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JUnitX and private methods

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  • Andreas Heilwagen
    ... I am convinced that production code should not be mixed with test code. So Eric is right about JUnitX, it does not fool the Security Manager. JUnitX uses a
    Message 1 of 1 , Oct 1, 2000
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      "John D. Mitchell" wrote:
      >
      > >>>>> "Eric" == Eric Hodges <harmony2@...> writes:
      > > 1. I'm afraid of the cost of refactoring going up. I use private methods
      > > and variables for things that I don't want anything else to depend on.
      > > This makes refactoring easier and increases my confidence.
      >
      > > 2. I'm afraid of the cost of testing going up. Testing private methods
      > > requires all kinds of weirdness with fooling the security manager or
      > > putting test code into production code or breaking privacy. If there
      > > were a "test" visibility keyword, or a "test" adornment for code that can
      > > ignore privacy, then I'd test them.
      >
      > > Maybe JUnitX could remove #2, but #1 is a big deal.
      >
      > As noted previously in an ancestor of this thread, there is no need to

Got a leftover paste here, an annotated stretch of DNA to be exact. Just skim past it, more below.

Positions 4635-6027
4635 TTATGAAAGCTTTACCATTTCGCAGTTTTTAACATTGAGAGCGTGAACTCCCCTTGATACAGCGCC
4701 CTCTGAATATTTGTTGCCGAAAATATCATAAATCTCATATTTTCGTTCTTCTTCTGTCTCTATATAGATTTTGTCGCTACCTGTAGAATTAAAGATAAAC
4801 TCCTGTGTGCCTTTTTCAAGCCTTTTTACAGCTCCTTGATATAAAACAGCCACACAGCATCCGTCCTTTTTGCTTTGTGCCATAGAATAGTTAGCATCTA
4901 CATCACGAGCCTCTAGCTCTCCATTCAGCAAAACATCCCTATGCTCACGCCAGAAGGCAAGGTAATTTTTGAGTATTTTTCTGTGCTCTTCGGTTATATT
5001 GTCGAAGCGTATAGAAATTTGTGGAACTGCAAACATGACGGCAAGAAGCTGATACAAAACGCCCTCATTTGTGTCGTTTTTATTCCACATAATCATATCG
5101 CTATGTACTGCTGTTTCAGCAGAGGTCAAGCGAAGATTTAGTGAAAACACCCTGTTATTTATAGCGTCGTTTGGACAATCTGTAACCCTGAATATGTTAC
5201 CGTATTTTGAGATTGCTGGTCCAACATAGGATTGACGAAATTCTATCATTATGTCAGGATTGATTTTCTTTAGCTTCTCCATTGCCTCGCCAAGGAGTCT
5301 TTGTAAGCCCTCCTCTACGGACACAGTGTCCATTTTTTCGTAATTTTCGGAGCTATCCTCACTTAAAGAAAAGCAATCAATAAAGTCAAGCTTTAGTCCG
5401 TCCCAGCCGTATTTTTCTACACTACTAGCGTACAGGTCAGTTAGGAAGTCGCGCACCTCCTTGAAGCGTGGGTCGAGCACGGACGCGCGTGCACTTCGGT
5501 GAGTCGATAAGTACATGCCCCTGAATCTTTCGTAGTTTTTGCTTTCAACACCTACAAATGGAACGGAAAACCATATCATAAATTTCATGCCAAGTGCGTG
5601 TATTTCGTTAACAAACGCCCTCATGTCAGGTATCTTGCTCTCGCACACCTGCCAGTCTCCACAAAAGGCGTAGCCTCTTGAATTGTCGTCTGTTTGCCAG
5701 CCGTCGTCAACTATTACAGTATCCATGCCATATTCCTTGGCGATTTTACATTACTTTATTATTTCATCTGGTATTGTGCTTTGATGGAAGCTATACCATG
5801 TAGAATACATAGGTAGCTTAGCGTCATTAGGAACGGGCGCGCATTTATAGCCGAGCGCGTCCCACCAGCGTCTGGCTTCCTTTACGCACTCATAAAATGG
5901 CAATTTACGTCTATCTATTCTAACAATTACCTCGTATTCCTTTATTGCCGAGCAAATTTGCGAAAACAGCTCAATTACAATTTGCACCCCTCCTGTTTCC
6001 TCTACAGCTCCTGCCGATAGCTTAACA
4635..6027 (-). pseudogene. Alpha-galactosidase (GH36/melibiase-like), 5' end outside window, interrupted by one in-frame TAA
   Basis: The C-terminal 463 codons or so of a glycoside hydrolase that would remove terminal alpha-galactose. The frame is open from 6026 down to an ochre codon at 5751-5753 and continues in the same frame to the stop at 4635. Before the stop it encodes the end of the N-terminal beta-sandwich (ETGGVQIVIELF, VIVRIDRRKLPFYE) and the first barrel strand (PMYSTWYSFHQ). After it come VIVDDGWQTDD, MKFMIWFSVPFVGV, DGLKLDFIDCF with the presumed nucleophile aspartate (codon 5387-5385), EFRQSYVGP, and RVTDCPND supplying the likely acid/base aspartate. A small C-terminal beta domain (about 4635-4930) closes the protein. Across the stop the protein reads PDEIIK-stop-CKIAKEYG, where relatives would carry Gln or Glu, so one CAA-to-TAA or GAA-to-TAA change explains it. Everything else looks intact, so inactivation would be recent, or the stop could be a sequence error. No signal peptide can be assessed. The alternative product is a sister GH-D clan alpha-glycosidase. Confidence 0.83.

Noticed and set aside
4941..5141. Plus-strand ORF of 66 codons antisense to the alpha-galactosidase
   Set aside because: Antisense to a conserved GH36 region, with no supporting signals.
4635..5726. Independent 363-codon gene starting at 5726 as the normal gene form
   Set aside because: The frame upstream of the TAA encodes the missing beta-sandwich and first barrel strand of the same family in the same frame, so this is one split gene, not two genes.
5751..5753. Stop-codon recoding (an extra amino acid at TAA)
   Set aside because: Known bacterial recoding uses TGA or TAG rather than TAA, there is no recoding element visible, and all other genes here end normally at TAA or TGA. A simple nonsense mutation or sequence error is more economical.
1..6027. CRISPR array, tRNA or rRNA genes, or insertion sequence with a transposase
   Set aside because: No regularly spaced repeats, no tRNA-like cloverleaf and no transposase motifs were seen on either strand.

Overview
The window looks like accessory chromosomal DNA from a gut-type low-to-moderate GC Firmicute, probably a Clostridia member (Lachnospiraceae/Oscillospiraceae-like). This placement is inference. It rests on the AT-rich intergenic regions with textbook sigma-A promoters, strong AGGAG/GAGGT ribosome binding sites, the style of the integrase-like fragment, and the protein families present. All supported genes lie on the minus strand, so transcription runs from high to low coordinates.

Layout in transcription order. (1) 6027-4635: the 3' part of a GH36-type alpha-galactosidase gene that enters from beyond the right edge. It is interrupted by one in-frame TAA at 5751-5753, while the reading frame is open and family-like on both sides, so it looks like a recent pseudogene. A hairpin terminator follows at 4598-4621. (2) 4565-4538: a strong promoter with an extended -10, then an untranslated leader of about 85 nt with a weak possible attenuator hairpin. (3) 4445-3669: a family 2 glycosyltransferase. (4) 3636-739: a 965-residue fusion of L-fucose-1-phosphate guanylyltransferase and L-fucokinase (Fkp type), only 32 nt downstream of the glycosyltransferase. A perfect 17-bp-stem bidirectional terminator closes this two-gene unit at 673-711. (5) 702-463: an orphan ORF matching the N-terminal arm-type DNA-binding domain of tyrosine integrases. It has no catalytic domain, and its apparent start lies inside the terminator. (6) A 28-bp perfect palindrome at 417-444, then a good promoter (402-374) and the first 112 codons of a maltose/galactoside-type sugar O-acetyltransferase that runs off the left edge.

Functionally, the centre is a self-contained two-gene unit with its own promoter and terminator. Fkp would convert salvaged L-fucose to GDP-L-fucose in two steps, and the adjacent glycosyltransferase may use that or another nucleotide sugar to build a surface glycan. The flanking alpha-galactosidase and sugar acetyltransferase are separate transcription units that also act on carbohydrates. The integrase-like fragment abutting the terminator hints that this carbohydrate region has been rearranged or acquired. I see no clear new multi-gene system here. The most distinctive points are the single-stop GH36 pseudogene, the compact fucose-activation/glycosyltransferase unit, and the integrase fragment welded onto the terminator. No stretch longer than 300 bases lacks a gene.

> violate encapsulation or do anything tricks with e.g., the security manager
      > to test private methods in Java. Write your white-box tests inside of a
      > nested public static class.
      >
      > In terms of your concern about extraneous coupling, using a nested class is
      > awfully clean and the source is right there as part of your primary class.

      I am convinced that production code should not be mixed with test code.
      So Eric is right about JUnitX, it does not fool the Security Manager.
      JUnitX uses a Proxy pattern in that it puts a minimal TestProxy in a
      production package which handles all the accessibility issues in Java
      without changing production code.

      Concerning #1, testing private stuff should be kept to a minimum,
      perhaps
      only testing private methods and not accessing private or protected
      fields.

      So that is partially another of my posts repeated but I hope that it
      answers
      the question above.

      Regards,

      Andreas.
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